With graduation behind them, most new professionals look forward to starting their careers on an optimistic note. Not so for those who graduated during the Great Recession, according to Rutgers University's Heldrich Center for Workforce Development.
"There is a large number of talented people who are underemployed or unemployed," notes Carl Van Horn, director of the Heldrich Center and co-author of the study Unfulfilled Expectations: Recent College Graduates Struggle in a Troubled Economy. "Many of them are working part-time jobs, and many are in positions that don't require a college degree. There is a broad and deep pool [of people] who graduated during this period and are looking for a better full-time job."
The study found that those who landed positions during the recession in 2009 and 2010 found jobs that paid about 10 percent less than those of pre-recession graduates (2006 and 2007). The representative sample was made up of 571 college graduates who graduated between 2006 and 2010.
Although 52 percent took jobs that require a four-year degree, 40 percent took positions that did not, and 8 percent weren't sure if their jobs required a college degree. In addition, men significantly out-earned women in their first jobs out of school, with median for men at $33,150 versus $28,000 for women.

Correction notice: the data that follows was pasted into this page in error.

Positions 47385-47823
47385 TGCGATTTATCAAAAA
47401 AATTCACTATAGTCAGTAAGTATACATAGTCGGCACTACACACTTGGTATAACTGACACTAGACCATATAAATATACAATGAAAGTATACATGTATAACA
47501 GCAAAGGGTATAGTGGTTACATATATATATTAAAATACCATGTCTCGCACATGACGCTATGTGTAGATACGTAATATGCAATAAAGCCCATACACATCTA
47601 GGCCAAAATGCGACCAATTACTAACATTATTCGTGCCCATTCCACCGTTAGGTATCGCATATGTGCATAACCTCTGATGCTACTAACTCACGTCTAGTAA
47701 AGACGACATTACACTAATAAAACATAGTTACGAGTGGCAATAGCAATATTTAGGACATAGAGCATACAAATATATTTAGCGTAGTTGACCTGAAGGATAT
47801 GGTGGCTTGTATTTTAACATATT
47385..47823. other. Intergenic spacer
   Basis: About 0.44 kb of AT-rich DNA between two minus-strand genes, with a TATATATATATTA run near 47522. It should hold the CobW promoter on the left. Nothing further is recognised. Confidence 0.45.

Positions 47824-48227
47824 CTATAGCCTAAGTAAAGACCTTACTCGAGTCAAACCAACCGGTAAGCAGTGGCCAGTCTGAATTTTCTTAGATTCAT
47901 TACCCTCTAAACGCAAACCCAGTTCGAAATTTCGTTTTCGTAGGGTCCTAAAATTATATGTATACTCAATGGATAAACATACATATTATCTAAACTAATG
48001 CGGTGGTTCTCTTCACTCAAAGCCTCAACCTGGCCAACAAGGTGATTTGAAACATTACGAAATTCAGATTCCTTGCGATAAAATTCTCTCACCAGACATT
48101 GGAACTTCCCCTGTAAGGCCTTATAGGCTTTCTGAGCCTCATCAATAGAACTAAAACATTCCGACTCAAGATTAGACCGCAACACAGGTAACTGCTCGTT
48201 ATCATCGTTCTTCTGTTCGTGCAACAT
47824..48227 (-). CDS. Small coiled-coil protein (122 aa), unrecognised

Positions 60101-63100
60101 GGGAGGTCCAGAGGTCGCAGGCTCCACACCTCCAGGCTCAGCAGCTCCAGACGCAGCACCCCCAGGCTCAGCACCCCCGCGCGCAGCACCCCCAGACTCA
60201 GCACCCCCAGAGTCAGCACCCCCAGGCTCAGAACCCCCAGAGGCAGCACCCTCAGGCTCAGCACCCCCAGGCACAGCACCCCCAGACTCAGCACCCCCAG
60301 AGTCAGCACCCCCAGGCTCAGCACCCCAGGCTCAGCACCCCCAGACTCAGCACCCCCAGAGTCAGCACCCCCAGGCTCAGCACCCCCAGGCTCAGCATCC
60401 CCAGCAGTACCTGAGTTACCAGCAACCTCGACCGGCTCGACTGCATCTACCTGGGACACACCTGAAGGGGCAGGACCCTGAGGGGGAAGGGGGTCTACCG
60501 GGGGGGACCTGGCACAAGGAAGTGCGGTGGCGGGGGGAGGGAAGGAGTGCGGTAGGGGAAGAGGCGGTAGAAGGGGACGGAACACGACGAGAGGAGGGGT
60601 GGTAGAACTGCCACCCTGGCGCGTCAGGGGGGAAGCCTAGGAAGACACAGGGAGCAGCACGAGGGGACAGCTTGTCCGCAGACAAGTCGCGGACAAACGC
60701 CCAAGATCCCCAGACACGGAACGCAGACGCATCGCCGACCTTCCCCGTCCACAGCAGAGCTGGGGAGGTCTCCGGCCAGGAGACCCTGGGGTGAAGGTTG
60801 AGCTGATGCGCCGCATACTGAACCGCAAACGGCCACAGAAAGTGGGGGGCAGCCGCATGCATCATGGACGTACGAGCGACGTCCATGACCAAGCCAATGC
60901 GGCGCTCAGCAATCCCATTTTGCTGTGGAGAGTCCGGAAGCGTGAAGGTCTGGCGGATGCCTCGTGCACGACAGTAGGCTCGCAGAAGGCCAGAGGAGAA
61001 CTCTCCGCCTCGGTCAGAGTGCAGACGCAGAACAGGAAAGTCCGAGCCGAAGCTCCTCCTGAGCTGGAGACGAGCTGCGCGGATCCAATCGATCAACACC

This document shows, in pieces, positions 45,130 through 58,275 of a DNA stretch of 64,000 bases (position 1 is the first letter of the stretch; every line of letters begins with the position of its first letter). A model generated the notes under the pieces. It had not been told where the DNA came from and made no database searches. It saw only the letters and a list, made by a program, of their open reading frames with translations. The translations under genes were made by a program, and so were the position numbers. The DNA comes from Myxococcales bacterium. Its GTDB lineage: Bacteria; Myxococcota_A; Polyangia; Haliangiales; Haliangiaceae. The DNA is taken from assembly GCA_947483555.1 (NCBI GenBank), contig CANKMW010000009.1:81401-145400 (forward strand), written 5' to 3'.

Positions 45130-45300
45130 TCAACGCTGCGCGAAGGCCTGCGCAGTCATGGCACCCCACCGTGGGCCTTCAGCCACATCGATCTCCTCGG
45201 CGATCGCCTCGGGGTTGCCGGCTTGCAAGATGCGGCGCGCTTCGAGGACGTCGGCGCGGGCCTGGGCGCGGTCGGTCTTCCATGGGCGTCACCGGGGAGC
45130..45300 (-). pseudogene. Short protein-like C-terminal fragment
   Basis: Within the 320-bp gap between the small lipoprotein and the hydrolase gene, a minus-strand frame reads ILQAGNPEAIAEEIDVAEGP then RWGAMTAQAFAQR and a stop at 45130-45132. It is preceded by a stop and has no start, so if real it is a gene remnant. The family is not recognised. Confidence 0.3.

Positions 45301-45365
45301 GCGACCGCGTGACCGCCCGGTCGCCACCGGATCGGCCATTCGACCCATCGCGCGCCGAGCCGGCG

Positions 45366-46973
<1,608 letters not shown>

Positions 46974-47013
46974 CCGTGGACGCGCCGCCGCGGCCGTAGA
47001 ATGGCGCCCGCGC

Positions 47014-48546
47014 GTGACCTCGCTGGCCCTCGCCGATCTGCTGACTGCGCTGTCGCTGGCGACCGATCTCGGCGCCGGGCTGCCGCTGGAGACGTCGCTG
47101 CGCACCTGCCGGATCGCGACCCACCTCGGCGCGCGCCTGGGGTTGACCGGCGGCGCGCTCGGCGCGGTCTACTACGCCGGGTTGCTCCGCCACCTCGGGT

Recent graduates who did find jobs somewhat related to their majors received a higher salary (average $35,000) compared to those who did not (average $25,000). The picture was brightest for those who had internships during their schooling. They were more likely to land a job related to their major and earned roughly 20 percent more than those who did not have an internship.
The number working in an unrelated field is higher for students who graduated during the recession (2009 and 2010), at 43 percent compared to just 22 percent for prerecession (2006 and 2007) graduates.
In general, graduates were pleased with their college education, but 62 percent of all recent college graduates believe they will need more formal education if they are to be successful in their chosen career. Only 20 percent felt they could have a successful career with the four-year diploma they have hanging on their wall.
"Most wish they had taken a different major, done another internship, or started their job search sooner," notes Van Horn.
One of the most surprising findings to come out of the study was the seeming pessimism of recent graduates. The first-generation college graduates were the most optimistic, with 62 percent saying they expect to do better than their parents; but only 34 percent of those from families in which both parents were college graduates expect to do better.
"The dismal sense of college graduates' financial future is yet another sign of the corrosive effect of the Great Recession," notes Van Horn. "Even young graduates of four-year colleges and universities, who are typically optimistic about their futures, are expressing doubt in another cornerstone of the American dream - that each generation can enjoy more prosperity than the one that came before it."